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Interview: From Lagos to Atlanta with WurlD

Nigerian born recording artist WurlD opens up to Okayafrica about his journey to Atlanta, and the beginning of his musical career.


Nigerian born recording artist WurlD has had a unique entry into the music industry. Moving from Lagos, Nigeria to Atlanta in pursuit of higher education, his nomadic journey has proved to be even more rewarding than he could have imagined. After working with artists and producers like Mario and Kenny Smoov, this multitalented songwriter, composer, and producer is finally bringing his own sound to the main stage. Infusing electronic dance beats with velvet-like vocals, WurlD feels he is ready to influence the globe. Okayafrica linked up with WurlD to ask him a few questions about his life and musical journey. Check out what the Nigerian artist had to say.

Okayafrica: How would you introduce your music to those that might not be familiar with it?

Wurld: My music is mainly a fusion of soul and electronic music with sprinkles of different genres of music I have been introduced to as a kid until now. I let the music speak for itself and hope to connect with as many people as possible from different regions of the world.

OKA: You moved from Lagos to ATL to pursue university studies, how did you end up making tracks with the likes of Mario?

W: Music has always been a part of my life even when I lived in Africa at a young age. Moving to the US gave me an opportunity to pursue music more as career while I attended college full time to study computer science. I joined SESAC in Atlanta while I was still an undergraduate and I was able to meet several songwriters and producers. Meeting and working with artists like Mario and many more has been a simple blessing from God.

OKA: How did your move from Nigeria to the US affect your songwriting? Was the move tough?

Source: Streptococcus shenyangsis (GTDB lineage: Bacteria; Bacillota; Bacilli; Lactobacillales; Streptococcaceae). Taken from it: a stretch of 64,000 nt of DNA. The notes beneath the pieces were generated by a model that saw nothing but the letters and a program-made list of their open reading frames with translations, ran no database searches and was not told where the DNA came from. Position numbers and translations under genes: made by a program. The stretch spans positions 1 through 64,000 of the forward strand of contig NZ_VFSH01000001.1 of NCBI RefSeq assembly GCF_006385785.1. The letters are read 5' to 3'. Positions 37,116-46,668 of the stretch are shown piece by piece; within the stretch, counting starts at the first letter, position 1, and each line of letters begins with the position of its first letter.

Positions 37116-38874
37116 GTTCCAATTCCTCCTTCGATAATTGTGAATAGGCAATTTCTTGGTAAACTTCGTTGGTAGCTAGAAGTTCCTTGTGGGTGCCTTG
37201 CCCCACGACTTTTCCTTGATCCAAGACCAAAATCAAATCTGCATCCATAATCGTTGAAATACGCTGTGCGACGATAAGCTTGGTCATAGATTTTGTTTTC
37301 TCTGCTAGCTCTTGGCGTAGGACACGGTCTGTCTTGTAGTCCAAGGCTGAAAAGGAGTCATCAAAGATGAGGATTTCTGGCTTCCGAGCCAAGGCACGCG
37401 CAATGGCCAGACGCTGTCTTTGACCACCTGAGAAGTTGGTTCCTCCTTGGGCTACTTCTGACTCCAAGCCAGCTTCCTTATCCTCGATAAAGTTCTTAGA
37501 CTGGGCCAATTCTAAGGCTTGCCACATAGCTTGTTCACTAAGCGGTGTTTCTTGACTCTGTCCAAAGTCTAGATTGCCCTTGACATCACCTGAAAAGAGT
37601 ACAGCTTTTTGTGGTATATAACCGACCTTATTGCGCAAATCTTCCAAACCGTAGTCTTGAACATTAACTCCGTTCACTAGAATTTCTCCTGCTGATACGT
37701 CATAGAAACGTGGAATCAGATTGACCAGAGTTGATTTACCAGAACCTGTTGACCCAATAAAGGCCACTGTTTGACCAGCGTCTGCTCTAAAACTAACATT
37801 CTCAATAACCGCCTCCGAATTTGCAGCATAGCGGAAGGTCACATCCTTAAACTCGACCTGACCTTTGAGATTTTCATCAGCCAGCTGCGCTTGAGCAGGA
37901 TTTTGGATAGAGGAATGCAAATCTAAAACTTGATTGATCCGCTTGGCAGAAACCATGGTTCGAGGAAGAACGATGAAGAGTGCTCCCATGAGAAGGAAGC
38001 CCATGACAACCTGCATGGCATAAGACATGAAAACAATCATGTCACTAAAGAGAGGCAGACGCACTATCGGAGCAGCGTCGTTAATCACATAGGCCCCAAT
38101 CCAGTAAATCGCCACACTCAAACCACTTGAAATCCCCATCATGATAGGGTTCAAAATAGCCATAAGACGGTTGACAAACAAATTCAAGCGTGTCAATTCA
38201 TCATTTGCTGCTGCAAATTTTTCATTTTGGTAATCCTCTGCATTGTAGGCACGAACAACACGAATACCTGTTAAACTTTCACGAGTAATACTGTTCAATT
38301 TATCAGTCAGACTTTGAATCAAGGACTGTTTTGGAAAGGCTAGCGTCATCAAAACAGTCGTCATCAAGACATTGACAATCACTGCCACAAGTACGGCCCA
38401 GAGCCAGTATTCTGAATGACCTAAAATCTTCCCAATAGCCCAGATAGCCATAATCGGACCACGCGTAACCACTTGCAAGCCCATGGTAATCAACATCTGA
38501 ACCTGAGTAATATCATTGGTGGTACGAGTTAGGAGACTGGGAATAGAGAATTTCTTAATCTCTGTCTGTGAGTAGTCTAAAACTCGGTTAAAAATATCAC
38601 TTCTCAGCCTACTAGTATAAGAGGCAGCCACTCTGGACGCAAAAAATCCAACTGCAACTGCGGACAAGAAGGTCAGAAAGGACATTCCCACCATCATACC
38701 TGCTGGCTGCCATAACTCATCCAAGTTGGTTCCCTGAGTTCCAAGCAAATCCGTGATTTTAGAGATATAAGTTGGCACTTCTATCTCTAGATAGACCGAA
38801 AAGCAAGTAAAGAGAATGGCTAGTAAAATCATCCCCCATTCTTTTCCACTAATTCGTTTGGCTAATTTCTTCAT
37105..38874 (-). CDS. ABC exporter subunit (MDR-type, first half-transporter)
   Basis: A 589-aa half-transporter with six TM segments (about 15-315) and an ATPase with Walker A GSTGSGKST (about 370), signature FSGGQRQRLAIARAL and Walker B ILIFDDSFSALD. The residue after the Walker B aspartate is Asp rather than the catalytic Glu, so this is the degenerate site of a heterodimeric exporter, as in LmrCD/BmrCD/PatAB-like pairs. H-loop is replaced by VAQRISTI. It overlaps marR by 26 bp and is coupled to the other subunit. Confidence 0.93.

W: Leaving my parents and siblings was the toughest part for me. That was the first time I've ever really been that far away from my immediate family. My songwriting has evolved since I moved from Nigeria due to the fact that I have been able to study the art by working with amazing songwriters, artists and producers with vast creative styles. Giving up is never an option, I'm always learning and still learning.

OKA: Which artists from Nigeria, or the continent, would you name as influences on your sound?

W: I would say Seal, Fela Kuti, Kanye West, Michael Jackson, and Phil Collins to name a few. I love music and get inspired by artists and music that stand for something positive.

OKA: Do you feel your tracks abridge the scenes of Lagos and Atlanta? Or is there a city/country that WurlD's music sits better in?

W: I believe music should have no boundaries, and I create music with that attitude. I'm curious to see how far beyond my imagination my music can reach. Only time will tell.

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Every week, we highlight the cream of the crop in music through our best music of the week column.

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Davido's Fiancé, Chioma Rowland, Tests Positive For Coronavirus

The Nigerian musician made the announcement via a heartfelt Instagram post on Friday.

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The artist shared the news via Instagram on Friday, writing that he and 31 people on his team decided to get tested after returning back to Lagos from abroad. While he and the rest of his team received negative results, Rowland's test came back positive.

"Unfortunately, my fiancé's results came back positive while all 31 others tested have come back negative including our baby," wrote Davido. He added that they both showed no systems, but would be self-isolating as a safety measure.

"We are however doing perfectly fine and she is even still yet to show any symptoms whatsoever. She is now being quarantined and I have also gone into full self isolation for the minimum 14 days," he added. "I want to use this opportunity to thank you all for your endless love and prayers in advance and to urge everyone to please stay at home as we control the spread of this virus! Together we can beat this!"

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The producer enlists South African music star Busiswa and London's Jaz Karis for the jazz-inflected "Soweto Blues," which also boasts elements of South Africa's dominant electronic sound, Amapiano. The slow-burner features airy vocals from Karis who features prominently on the 3-minute track, while Busiswa delivers a standout bridge in her signature high-energy tone.

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